As I had predicted, his parents wouldn’t hear of our marriage. I was forced to return home where preparations began for my marriage to Jacob. Ethan and I found a way to see each other a couple more times in the coming months, but without the support of our families we knew we wouldn’t be able to make a life for ourselves. We had to resign ourselves to the fact we could never be married.
That decision only became harder when I found out that I was pregnant.
The day I told my parents was a day that will be burned in my memory for as long as I live. Such anger and such sadness emanated from everyone as I attempted to justify my actions. I knew there was no real justification, and there was no going back. I was going to have to live with the consequences our actions had caused.
I was forced to leave Aenon, Jacob would no longer have me, and I would never see my family – or Ethan – again. I made my way to Sychar where I found someone who would marry me despite my situation. I had to if I was going to survive. We had a decent marriage. Not one filled with love as I had always dreamed, but he took care of me and my son, whom I named Ethan after his father. We were married for ten years when he was killed in a farming accident. Now I was left with five children and no other family to support us. So I did what I had to to make a living for them. Very quickly I lost whatever measure of self-worth I had retained after my scandal, but it didn’t really matter. My future had been decided.
Then, fifteen years and four more husbands later, I wandered in a state of mere existence. I was an outcast the day I was born a Samaritan, and now I was doubly outcast as my past riddled with immorality was about all I had to claim as my own. I had reached the bottom. What was there left to live for? I was not married, and though I was in a relationship with a man, I knew he didn’t love me. No one could love what I had become. I longed to feel satisfied and happy again, but I lived in a constant state of resignation to the life my choices had made for me.
Oh, I would have never thought that my daily trip to the well would be the second turning point in my life, this time for good. As I walked I could feel people’s eyes on my back. No one really ever said anything, but I could see it in the way they looked at me. I was damaged property.
When I came to the well, I could see a Jewish man sitting on it. Immediately I placed walls up in my heart. If my own outcast people would treat me this way, how much more a Jewish man? I focused on my task at hand and tried to avoid eye contact. I had almost made it to the well when he spoke to me.
“Give me to drink.”
I glanced up, startled. Was he talking to me? I looked into his face and saw that he was indeed talking to me. Warily I replied, “How is it that thou, being a Jew, askest drink of me, which am a woman of Samaria? for the Jews have no dealings with the Samaritans.”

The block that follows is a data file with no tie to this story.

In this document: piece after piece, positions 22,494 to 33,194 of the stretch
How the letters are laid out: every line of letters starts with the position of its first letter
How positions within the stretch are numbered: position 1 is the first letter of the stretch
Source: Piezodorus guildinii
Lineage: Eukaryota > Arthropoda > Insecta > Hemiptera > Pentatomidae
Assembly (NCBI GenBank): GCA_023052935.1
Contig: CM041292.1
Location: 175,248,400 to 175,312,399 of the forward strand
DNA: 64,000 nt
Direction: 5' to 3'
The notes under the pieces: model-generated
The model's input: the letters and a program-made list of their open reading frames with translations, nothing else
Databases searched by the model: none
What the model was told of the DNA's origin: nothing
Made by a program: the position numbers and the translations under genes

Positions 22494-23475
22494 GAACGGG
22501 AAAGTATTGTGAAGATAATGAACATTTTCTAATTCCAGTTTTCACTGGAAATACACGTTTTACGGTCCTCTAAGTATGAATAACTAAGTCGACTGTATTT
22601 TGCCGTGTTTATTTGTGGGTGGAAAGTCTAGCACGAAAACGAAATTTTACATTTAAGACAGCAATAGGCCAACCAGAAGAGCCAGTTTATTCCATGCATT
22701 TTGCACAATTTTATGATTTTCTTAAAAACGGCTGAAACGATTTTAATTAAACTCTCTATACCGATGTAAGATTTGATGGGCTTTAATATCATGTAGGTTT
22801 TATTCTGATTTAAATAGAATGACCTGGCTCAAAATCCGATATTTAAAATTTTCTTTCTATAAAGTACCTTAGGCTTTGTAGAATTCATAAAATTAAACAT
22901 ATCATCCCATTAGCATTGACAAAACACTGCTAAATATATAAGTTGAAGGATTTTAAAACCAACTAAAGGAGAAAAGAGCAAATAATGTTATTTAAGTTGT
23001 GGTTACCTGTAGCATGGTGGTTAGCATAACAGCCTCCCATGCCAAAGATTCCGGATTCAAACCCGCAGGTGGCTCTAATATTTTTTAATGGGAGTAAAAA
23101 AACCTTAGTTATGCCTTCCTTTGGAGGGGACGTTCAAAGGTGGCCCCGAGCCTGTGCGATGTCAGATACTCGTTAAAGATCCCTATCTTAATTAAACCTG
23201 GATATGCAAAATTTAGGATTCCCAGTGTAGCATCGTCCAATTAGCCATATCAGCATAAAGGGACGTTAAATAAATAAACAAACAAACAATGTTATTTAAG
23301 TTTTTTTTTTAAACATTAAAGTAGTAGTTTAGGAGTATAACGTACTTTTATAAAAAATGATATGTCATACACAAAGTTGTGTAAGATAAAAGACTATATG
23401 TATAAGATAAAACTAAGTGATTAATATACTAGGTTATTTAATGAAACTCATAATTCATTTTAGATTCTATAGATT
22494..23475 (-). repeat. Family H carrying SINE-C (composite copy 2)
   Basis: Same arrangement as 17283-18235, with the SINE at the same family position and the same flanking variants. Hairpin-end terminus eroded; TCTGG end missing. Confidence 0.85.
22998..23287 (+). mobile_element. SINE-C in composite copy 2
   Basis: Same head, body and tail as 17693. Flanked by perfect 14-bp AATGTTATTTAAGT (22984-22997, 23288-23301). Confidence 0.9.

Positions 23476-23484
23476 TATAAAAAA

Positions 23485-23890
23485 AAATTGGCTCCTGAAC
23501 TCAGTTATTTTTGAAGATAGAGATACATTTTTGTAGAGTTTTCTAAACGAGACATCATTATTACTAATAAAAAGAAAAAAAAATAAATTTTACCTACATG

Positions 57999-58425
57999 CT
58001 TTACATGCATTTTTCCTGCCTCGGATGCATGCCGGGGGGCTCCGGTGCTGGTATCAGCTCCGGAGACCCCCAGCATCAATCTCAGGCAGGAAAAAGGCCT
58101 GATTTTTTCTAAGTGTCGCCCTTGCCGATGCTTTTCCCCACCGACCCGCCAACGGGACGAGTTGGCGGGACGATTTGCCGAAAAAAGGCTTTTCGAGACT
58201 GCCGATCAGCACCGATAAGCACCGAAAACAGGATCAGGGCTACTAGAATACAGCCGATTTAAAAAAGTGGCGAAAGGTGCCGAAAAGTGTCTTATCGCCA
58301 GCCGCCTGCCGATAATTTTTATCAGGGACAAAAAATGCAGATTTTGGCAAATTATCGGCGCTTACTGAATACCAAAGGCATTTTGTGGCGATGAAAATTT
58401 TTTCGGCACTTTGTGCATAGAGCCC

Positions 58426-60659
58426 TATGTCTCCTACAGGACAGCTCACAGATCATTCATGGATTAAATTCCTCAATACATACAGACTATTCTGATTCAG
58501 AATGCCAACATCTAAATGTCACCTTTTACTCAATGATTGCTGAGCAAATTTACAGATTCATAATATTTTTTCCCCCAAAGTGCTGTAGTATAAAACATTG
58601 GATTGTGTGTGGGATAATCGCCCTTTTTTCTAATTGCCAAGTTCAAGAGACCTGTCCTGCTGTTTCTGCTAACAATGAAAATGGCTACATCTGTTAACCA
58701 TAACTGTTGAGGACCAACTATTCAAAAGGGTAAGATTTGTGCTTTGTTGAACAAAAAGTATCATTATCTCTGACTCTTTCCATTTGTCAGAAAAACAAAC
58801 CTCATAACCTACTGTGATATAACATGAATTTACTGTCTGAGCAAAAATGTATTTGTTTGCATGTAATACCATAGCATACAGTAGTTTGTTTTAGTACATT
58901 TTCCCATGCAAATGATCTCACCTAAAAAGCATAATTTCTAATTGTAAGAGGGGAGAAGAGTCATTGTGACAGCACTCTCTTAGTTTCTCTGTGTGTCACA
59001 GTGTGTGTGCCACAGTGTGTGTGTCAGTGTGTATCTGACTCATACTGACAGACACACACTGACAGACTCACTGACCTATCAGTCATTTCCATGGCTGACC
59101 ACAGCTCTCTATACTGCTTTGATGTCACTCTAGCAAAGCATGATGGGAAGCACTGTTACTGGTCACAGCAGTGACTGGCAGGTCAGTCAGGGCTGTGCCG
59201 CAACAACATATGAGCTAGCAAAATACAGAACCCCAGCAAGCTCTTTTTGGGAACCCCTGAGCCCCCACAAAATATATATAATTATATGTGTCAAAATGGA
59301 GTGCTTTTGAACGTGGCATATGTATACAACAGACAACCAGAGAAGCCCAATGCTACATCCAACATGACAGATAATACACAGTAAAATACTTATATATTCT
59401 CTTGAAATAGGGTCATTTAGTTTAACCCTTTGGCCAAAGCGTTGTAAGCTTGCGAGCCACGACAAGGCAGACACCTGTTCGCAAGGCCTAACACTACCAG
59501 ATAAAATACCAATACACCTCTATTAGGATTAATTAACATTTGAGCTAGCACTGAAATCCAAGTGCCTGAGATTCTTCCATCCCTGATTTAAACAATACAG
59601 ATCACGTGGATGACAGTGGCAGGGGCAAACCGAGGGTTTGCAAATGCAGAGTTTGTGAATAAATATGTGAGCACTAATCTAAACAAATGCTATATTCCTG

A spark of bitterness ignited in my heart as I spoke, for I knew the truth of my statement in the deepest part of me.
The man, however, did not seem offended. He answered simply, “If thou knewest the gift of God, and who it is that saith to thee, Give me to drink; thou wouldest have asked of him, and he would have given thee living water.”
Living water? I didnt know to which water he was referring. I replied logically, “Sir, thou hast nothing to draw with, and the well is deep: from whence then hast thou that living water?”
Was this man taunting me? I continued, “Art thou greater than our father Jacob, which gave us the well, and drank thereof himself, and his children, and his cattle?”
But the man was not deterred. With such peace and authority in his voice he replied, “Whosoever drinketh of this water shall thirst again: but whosoever drinketh of the water that I shall give him shall never thirst; but the water that I shall give him shall be in him a well of water springing up into everlasting life.”
Something about this man drew me in. “Sir,” I said, “give me this water, that I thirst not, neither come hither to draw.”
He replied, “Go, call thy husband and come hither.”
At that my heart began to ice over again.
“I have no husband.” I stated simply.
“Thou hast well said, I have no husband” he said directly. “For thou hast had five husbands; and he whom thou now hast is not thy husband: in that saidst thou truly.”
My mouth fell open. Who was this man?
“Sir, I perceive that thou art a prophet.” I attempted. “Our fathers worshipped in this mountain: and ye say, that in Jerusalem is the place where men ought to worship.”
“Woman, believe me, the hour cometh, when ye shall neither in this mountain, nor yet at Jerusalem, worship the Father.” He stated. “Ye worship ye know not what: we know what we worship: for salvation is of the Jews. But the hour cometh, and now is, when the true worshippers shall worship the Father in spirit and in truth: for the Father seeketh such to worship him. God is a Spirit: and they that worship him must worship him in spirit and in truth.”
There it was. Yahweh was only for the Jews. But I had heard about a Messiah that would come and free His people.
I spoke, “I know that Messias cometh, which is called Christ: when he is come, he will tell us all things.”
The look on this man’s face was something I will never forget. He spoke with such authority as he said the words, “I that speak unto thee am he.”
Somehow, I knew it to be true. Without another word I turned and ran back into the city. I told everyone who would listen, “Come, see a man, which told me all things that ever I did: is not this the Christ?”
Many came to Jesus that day, and we convinced Him to tarry for two more days.
Since that day I have never felt unwanted. The Messiah had come, and He had spoken to me. Perhaps in the eyes of man I am still a dog, but I know that I belong by the One who will never let me go. I am finally happy.
I am loved.
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